Why We Were Made to Thrive In the Garden of Friendship

The three musketeers. That’s who we were. Heather, Julie and me. We met in college, though I can’t even remember exactly when or how we became friends. It just seems that we always were.  

We lived nearby each other in the dorm rooms. We studied together. We ate together. We even ran a small catering business together. The only reason I persisted in running three miles every night around the university campus was to be with them. Together.


As friends, we planned our futures. Our weddings. Our babies. We planted dreams about our careers and houses and everything in between that would eventually fill in our life’s landscapes.


There was something easy and unforced about our friendship. We fit in a way that it seemed as if they had been in my life forever.


Through the years, life has taken us far away from one another. Life has also brought us back close to each other. Yet, no matter where we have landed, our friendship has remained.



As special as it is, my story of friendship is not unique. Most of us have similar stories about someone —a neighbor, a sister, an aunt, a childhood friend—that has walked with us through our big moments and our broken moments. They have loved us and celebrated us. They have wiped our tears and championed our dreams. They have been our dearest treasures. They have been our friends.


Perhaps the greatest lesson I’ve learned about friendship is that true friendship is a safe, fertile garden for us to thrive.


1. True friendship is first and foremost a place of safety.

Safety is that place where you breathe, knowing there is nothing you have to do to earn the friendship. It just is. You trust the friendship is real. There is an authenticity to it. You can touch it and feel it and put your weight on it. It will not fail. Your relationship is as strong as it is sure.


My true friends accept me. They believe in me. We want good things for each other. We are the other’s lifelong cheerleaders. Even when one of us falls or feels like quitting, there is always someone there to gently nudge us back to our feet and believe for us when we cannot believe for ourselves.


2. True friendship is planted in fertile soil.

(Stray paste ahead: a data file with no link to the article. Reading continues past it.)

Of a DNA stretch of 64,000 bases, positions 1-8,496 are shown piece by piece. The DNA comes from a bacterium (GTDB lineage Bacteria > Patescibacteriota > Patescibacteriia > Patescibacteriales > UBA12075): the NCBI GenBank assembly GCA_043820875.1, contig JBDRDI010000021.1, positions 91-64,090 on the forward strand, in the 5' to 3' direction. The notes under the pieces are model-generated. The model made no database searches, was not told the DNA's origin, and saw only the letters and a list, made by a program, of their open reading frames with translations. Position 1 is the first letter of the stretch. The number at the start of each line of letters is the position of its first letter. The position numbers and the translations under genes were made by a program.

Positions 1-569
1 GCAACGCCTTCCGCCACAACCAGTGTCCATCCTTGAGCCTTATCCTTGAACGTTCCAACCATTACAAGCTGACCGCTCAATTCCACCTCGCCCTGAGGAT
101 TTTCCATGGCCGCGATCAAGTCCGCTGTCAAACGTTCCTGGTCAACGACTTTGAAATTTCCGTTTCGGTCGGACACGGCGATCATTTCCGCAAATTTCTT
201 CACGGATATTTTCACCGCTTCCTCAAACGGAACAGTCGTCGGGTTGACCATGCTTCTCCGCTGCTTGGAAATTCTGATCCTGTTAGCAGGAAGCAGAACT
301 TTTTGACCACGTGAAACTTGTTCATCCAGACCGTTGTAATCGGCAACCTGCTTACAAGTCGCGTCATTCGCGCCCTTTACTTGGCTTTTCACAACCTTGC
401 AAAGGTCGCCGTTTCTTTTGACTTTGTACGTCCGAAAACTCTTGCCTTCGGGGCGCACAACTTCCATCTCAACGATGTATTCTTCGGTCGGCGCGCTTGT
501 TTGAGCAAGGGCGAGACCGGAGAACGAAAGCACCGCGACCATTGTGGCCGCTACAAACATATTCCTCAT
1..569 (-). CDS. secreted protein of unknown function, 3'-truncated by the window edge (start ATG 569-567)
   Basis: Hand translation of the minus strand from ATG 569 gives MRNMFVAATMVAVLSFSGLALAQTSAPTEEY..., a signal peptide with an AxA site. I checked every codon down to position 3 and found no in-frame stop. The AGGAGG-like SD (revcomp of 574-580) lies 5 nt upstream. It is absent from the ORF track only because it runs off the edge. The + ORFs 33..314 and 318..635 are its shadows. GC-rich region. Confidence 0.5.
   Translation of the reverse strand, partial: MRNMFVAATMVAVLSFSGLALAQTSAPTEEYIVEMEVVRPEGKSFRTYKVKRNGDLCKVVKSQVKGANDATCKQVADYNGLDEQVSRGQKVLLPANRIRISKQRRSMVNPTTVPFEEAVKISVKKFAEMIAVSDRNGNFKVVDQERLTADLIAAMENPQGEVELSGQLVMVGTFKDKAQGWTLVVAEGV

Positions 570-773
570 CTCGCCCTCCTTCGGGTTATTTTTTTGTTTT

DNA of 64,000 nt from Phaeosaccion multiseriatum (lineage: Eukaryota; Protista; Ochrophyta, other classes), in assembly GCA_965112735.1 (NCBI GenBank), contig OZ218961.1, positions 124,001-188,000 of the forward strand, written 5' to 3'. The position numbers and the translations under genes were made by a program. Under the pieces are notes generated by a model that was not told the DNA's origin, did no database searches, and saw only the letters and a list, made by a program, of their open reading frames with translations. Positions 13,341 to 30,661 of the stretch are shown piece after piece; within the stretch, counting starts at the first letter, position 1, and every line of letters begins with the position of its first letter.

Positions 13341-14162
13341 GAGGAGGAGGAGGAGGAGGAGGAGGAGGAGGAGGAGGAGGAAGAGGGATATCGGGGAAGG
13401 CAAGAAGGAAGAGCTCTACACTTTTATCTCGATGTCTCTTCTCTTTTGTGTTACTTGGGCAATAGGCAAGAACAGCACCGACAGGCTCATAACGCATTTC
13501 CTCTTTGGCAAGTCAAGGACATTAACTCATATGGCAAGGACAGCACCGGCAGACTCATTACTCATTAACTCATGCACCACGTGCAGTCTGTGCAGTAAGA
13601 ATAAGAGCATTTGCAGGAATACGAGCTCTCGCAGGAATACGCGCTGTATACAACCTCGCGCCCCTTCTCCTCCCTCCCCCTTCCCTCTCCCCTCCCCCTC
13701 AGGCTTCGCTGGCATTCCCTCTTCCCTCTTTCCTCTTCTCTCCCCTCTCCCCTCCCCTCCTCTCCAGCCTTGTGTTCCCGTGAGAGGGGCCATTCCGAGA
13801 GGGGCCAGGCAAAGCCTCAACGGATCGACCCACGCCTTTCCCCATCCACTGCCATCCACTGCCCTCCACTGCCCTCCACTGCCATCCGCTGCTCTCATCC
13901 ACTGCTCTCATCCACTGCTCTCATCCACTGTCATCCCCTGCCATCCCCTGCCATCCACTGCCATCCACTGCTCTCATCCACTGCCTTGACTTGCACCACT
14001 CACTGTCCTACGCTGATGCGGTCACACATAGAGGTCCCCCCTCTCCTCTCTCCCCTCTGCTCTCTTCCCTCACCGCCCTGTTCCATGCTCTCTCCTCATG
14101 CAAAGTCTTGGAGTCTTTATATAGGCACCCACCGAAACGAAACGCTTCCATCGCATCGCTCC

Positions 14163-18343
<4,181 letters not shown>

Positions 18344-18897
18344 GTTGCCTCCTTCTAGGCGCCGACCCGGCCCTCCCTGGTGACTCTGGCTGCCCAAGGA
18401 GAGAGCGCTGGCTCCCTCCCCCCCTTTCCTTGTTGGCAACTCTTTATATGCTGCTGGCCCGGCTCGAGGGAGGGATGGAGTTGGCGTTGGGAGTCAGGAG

The soil of friendship is important. Mutuality, openness, respect and compassion create a rich environment for individuals and relationships to grow. Whether we share about our faith, our families, our struggles or fears, the strength we gather allows the roots of our lives to grow deep and strong.


My friends know my story—the good parts and the tortured parts. I don’t have to hide my wounds from them or work to present a perfect picture of myself to them. There is an openness between us when we are together. We respect one another. We know and are known by one another.


3. True friendship is a place for us to grow and thrive.

Good friends bring out the best in us. I am my best self when I am in their presence. I am my best self, perhaps because of their presence. We encourage each other to grow.


Friendship should never make us weaker. True friendship makes us stronger. I am stronger in my faith. I am stronger in my relationships. I am stronger in my work, because there is collective strength interwoven in the cord that binds us together as one.


A friend is more than a therapist or confessor, even though a friend can sometimes heal us and offer us God's forgiveness. A friend is that other person with whom we can share our solitude, our silence, and our prayer. A friend is that other person with whom we can look at a tree and say, "Isn't that beautiful," or sit on the beach and silently watch the sun disappear under the horizon. With a friend we don't have to say or do something special. With a friend we can be still and know that God is there with both of us.” ― Henri J.M. Nouwen


My friends are passionate women. They are fiercely dedicated to embracing this journey, trying amazing things, overcoming daunting challenges. Being with them inspires and energizes me to embrace my life with equal passion, commitment, determination, and tenacity.


Ecclesiastes 4:9-10 says, Two are better than one, because they have a good return for their work: If one falls down, his friend can help him up. But pity the man who falls and has no one to help him up!


Twenty-eight years later, Heather and Julie are still the best friends a girl could ask for. Our friendship is still rich. Still seamless. Still powerful. Still. After all these years.


[bctt tweet="True friendship is a safe, fertile garden for us to thrive."]


In what kind of garden are your friendships planted?

How have your friendships strengthened you on your journey?

Share with me how you have grown as a result of your friendships.


I’d love to hear!